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OC-007 Oxidative Stress Rather than Triglyceride Accumulation Perturbs Glutathione Metabolism in an in Vitro Model of Cellular Steatosis
  1. K A Lockman1,
  2. L J Nelson1,
  3. J R Manning2,
  4. K E Burgess3,
  5. S F Martin4,
  6. T Le Bihan4,
  7. D R Dunbar2,
  8. S D Morley1,
  9. P C Hayes1,
  10. J N Plevris1
  1. 1Hepatology
  2. 2Bioinformatics Team, University/BHF Centre for Cardiovascular Science, University of Edinburgh, Edinburgh
  3. 3Metabolomics Facility, University of Glasgow, Glasgow
  4. 4Synthetic and Systems Biology, University of Edinburgh, Edinburgh, UK

Abstract

Introduction Oxidative stress is the central to molecular events leading to the progression of simple steatosis to steatohepatitis in nonalcoholic fatty liver disease (NAFLD). We have previously shown that an in vitro cellular steatosis model using C3A cells treated with energy substrates; lactate (L), pyruvate (P), octanoate (O) and ammonia (N), recapitulates the sequence of events in dietary-induced NAFLD; namely enhanced acute respiration and reactive oxygen species (ROS) formation leading to mitochondrial impairment. In contrast, treatment with oleate results in similar triglyceride accumulation but with relatively low ROS. Using a combined microarray, proteomic and metabolomic approach, we aimed to explore how triglyceride accumulation and enhanced ROS affect glutathione metabolism in our in vitro cell model.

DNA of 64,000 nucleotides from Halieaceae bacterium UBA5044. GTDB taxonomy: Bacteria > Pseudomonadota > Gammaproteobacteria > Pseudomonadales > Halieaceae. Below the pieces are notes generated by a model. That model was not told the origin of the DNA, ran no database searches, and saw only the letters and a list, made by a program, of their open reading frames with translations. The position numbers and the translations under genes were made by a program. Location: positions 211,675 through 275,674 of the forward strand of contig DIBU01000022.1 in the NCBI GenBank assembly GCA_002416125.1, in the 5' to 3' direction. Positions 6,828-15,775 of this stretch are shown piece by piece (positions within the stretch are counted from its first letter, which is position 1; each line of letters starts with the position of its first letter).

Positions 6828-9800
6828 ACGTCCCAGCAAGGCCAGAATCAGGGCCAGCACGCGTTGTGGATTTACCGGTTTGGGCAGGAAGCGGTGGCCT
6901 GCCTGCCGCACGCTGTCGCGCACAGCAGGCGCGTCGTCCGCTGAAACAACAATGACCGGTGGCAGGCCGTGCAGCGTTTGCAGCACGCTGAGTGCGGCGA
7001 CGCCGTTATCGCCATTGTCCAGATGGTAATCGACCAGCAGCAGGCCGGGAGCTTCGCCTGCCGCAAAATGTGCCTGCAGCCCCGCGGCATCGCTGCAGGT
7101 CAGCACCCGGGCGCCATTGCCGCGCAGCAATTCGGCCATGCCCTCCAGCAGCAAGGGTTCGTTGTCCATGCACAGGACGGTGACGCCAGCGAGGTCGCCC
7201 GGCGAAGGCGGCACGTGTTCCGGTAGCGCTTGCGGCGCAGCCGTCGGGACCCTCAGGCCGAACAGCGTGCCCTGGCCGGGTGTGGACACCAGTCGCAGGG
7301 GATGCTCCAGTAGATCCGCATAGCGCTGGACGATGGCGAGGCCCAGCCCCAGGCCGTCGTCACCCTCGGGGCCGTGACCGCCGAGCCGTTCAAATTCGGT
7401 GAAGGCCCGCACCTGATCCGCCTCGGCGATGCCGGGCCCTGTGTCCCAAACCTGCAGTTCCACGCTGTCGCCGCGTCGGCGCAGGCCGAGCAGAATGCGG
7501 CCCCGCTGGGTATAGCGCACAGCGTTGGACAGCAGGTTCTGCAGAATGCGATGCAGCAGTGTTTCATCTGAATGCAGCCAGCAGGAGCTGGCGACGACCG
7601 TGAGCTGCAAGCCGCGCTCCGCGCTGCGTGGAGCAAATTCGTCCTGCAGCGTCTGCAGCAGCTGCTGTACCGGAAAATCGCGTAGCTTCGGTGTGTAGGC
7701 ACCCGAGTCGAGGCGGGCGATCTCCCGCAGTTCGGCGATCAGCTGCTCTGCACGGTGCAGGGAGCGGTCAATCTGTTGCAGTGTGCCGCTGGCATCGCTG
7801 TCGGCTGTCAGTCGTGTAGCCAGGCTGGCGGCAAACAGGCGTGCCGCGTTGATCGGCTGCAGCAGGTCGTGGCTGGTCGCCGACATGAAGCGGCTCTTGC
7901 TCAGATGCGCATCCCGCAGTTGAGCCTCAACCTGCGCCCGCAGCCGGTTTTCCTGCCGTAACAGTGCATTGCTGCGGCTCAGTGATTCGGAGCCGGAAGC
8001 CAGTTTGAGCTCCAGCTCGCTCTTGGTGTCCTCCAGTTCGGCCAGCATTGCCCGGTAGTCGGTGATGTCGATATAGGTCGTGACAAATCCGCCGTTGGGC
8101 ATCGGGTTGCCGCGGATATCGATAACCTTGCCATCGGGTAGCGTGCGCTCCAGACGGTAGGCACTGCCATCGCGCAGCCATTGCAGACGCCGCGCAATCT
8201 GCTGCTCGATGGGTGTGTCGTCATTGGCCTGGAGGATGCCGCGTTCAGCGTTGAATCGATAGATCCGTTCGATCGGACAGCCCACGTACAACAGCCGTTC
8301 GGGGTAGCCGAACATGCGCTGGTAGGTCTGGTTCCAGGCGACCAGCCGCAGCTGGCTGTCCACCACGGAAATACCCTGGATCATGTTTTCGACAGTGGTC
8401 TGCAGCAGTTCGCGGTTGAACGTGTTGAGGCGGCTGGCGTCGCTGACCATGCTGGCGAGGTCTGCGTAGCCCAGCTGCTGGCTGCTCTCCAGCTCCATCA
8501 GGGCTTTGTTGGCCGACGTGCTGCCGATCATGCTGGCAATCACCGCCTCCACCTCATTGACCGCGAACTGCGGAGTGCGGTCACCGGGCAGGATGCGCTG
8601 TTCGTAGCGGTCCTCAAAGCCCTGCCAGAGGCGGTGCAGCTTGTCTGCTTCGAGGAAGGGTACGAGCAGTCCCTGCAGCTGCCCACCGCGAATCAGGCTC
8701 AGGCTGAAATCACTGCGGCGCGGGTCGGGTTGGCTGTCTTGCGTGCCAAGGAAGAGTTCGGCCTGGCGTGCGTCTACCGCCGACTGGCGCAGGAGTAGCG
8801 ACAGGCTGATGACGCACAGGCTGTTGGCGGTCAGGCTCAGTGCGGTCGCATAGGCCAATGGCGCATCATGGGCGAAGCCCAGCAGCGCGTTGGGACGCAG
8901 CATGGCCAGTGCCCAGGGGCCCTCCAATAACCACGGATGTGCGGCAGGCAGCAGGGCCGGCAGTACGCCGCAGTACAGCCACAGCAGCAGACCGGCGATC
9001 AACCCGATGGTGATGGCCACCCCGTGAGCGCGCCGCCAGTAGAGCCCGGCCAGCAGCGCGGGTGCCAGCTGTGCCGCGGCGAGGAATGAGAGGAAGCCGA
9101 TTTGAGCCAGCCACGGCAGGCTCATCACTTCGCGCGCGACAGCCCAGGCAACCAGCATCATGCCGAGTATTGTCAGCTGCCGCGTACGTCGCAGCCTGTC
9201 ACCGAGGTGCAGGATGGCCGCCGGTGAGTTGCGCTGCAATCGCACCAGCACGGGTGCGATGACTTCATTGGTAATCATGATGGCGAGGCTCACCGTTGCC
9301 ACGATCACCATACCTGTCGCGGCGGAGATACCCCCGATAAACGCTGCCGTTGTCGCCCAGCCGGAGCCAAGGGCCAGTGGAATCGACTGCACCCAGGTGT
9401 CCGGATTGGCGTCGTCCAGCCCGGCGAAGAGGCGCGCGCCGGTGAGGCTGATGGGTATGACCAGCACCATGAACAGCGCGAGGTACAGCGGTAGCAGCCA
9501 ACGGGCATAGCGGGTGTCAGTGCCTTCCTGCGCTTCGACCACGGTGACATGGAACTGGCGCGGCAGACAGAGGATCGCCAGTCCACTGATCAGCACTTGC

Methods C3A cells were treated with either LPON or oleate for 72 hours. Microarray RNA expression was measured using Illumina® Whole Human Genome BeadChip H12 Microarray. For proteomics, peptides were analysed by liquid chromatography (LC) coupled mass spectrometry (MS) (Agilent HPLC/OrbitrapXL). Data were quantified label-free using Progenesis LC-MS and MASCOT. For metabolomics, LC separation was performed using hydrophilic interaction chromatography with a ZIC–HILIC. MS was performed using Orbitrap Exactive with HESI 2 probe. Raw LC/MS data were processed with XCMS Centwave and mzMatch.

Results LPON led to 2-fold downregulation of GCLC (encodes glutamate-cysteine ligase catalytic subunit, the rate limiting enzyme for glutathione synthesis) and upregulation of GPX1 and TXNDC12. Expression of GCLC and TXNDC12 was unchanged with oleate. Metabolomics confirmed that oxidised glutathione, glutathione disulfide, was higher in LPON- than oleate-treated cells. Among glutathione S-transferase genes, GSTA1 was unchanged with oleate but was upregulated by LPON (2.4-fold). Similarly, GSTT1, GSTK1 and GSTO1 were significantly increased by LPON. In contrast, MGST2 expression was higher in oleate than LPON-treated cells. Finally, proteomics showed that microsomal glutathione S-transferase 2 was downregulated by 2.5-fold by LPON.

Conclusion Our data show that increased ROS formation rather than triglyceride accumulation alters glutathione metabolism. Such alterations may influence susceptibility to further insults, particularly those accelerating glutathione depletion, for example, paracetamol overdose.

Disclosure of Interest None Declared

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